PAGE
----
[ Tom Heap ]

    What do you think about that potential growth ?

    [ Almuth Ernsting ]

    Well, we’re seriously concerned. We believe it’s seriously bad news
    for climate change, it’s seriously bad news for forests, and it’s
    really bad news for communities, especially in the Global South, who
    are at risk of losing their land for further expansion of monoculture
    tree plantations, to in future supply new power stations in the UK.

    A really large amount, increasingly so, of the wood being burned,
    comes from slow-growing, whole trees that are cut down for that
    purpose, especially at the moment in temperate forests in North
    America. Now those trees will take many, many decades to grow back
    and potentially re-absorb that carbon dioxide, that’s if they’re
    allowed and able to ever grow back.

    [ Tom Heap ]

    There’s another technology desperate for investment, which is critical
    to avoiding power failure, whilst still hitting our mid-century carbon
    reduction goals – CCS – Carbon Capture and Storage, the ability to
    take the greenhouse gases from the chimney and bury them underground.

    It’s especially useful for biomass and coal, with their relatively
    high carbon emissions, but would also help gas be greener.

    The Chancellor has approved 30 new gas-fired power stations, so long
    as they are CCS-ready [ sic, should be "capture ready", or
    "carbon capture ready" ].

    Jon Gibbons is the boss of the UK CCS Research Centre, based in an
    industrial estate in Sheffield.

    [ Noise of processing plant ]

    Jon’s just brought me up a sort of 3D maze of galvanized steel and
    shiny metal pipes to the top of a tower that must be 20 or so metres
    high.

    Jon, what is this ?

    [ Jon Gibbons ]

    OK, so this is our capture unit, to take the CO2 out of the combustion
    products from gas or coal. In the building behind us, in the test rigs
    we’ve got, the gas turbine or the combustor rig, we’re burning coal or
    gas, or oil, but mainly coal or gas.

    We’re taking the combustion products through the green pipe over
    there, bringing it into the bottom of the unit, and then you can see
    these big tall columns we’ve got, about 18 inches diameter, half a
    metre diameter, coming all the way up from the ground up to the level
    we’re at.

    It goes into one of those, it gets washed clean with water, and it
    goes into this unit over here, and there it meets an amine solvent, a
    chemical that will react reversibly with CO2, coming in the opposite
    direction, over packing. So, it’s like sort of pebbles, if you can
    imagine it, there’s a lot of surface area. The gas flows up, the
    liquid flows down, and it picks up the CO2, just mainly the CO2.

    [ Tom Heap ]

    And that amine, that chemical as you call it, is stripping the CO2 out
    of that exhaust gas. This will link to a storage facility.

    What would then happen to the CO2 ?

    [ Jon Gibbons ]

    What would then happen is that the CO2 would be compressed up to
    somewhere in excess of about 100 atmospheres. And it would turn from
    being a gas into something that looks like a liquid, like water, about
    the same density as water. And then it would be taken offshore in the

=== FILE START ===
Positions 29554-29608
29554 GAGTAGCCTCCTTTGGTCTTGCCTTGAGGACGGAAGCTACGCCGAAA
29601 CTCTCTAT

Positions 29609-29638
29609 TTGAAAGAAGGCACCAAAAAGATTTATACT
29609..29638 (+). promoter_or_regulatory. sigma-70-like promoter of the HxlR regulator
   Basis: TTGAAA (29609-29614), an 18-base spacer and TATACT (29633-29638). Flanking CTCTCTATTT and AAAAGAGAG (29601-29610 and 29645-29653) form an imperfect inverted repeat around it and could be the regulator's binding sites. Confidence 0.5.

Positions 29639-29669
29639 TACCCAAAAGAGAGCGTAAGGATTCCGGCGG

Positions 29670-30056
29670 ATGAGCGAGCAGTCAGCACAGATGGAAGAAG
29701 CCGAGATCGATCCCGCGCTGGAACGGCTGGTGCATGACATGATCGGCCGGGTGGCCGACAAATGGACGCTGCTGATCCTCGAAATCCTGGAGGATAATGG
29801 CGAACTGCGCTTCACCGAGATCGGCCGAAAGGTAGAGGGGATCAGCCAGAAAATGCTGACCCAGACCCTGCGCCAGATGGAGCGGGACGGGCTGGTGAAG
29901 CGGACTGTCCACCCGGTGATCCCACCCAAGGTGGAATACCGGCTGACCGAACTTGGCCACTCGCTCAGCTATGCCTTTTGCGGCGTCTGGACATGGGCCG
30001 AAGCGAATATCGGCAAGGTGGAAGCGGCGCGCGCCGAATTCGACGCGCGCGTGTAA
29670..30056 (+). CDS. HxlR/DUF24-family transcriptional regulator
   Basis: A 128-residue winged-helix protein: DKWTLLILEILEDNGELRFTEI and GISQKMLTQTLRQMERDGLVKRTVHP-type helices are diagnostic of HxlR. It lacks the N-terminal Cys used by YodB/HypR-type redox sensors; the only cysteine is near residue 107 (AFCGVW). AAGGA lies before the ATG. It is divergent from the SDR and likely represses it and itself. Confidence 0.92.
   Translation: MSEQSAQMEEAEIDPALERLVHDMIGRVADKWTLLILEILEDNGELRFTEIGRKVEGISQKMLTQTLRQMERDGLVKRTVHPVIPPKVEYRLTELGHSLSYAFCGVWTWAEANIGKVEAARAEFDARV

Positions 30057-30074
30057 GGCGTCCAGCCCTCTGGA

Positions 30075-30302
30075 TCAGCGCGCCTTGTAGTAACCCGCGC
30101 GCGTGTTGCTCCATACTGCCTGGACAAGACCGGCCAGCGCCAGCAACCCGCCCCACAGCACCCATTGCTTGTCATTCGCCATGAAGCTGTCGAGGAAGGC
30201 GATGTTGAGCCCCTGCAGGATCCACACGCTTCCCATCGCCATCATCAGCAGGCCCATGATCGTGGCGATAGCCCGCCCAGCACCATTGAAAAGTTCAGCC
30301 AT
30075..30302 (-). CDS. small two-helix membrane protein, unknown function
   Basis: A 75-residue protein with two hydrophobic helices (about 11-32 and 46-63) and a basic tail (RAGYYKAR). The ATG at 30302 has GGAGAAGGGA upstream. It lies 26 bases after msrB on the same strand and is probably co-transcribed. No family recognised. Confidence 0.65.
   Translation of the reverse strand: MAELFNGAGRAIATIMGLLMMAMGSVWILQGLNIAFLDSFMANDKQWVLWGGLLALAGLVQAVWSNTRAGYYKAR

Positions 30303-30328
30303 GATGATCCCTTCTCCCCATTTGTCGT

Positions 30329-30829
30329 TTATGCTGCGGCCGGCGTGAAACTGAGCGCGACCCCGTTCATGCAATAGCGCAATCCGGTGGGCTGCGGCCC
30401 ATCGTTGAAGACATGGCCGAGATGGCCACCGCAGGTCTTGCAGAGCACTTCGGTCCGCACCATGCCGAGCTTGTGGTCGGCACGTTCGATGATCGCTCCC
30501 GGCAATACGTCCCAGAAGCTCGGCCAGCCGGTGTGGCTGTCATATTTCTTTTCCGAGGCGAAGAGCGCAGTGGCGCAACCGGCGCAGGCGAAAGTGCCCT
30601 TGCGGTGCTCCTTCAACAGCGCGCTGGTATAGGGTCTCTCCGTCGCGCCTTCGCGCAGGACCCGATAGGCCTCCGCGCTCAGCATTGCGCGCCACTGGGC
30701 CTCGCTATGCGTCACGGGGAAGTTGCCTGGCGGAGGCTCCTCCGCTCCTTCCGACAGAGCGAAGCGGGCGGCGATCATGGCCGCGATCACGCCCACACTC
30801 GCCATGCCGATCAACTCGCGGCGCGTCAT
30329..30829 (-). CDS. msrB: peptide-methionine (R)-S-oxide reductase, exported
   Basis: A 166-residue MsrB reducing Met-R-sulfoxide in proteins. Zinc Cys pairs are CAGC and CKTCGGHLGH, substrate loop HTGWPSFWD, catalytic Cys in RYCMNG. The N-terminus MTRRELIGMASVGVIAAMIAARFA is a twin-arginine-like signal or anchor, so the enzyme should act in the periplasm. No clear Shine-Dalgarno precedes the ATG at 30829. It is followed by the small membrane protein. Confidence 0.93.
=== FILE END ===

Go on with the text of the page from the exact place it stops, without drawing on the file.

UK, probably tens or hundreds of kilometres offshore, and it would go
    deep, deep down, over a kilometre down into the ground, and basically
    get squeezed into stuff that looks like solid rock. If you go and look
    at a sandstone building – looks solid, but actually, maybe a third of
    it is little holes. And underground, where you’ve got cubic kilometres
    of space, those little holes add up to an awful lot of free space. And
    the CO2 gets squeezed into those, over time, and it spreads out, and
    it just basically sits there forever, dissolves in the water, reacts
    with the rocks, and will stay there for millions of years.

    [ Tom Heap ]

    Back in his office, I asked Jon why CCS seemed to be stuck in the lab.

    [ Jon Gibbons ]

    We’re doing enough I think on the research side, but what we really
    need to do, is to do work on a full-scale deployment. Because you
    can’t work on research in a vacuum. You need to get feedback -
    learning by doing – from actual real projects.

    And a lot of the problems we’ve got on delivering CCS, are to do with
    how you handle the regulation for injecting CO2, and again, you can
    only do that in real life.

    So what we need to do is to see the commercialisation projects that
    are being run by the Department of Energy and Climate Change actually
    going through to real projects that can be delivered.

    [ Tom Heap ]

    Hmm. When I talk to engineers, they’re always very passionate and
    actually quite optimistic about Carbon Capture and Storage. And when
    I talk to people in industry, or indeed read the headlines, not least
    a recent cancellation in Norway, it always seems like a very bleak picture.

    [ Jon Gibbons ]

    I think people are recognising that it’s getting quite hard to get
    money for low carbon technologies.

    So – recent presentation we had at one of our centre meetings, was
    actually a professor from the United States, Howard Herzog. And he
    said “You think you’re seeing a crisis in Carbon Capture and Storage.
    But what you’re actually seeing is a crisis in climate change
    mitigation.”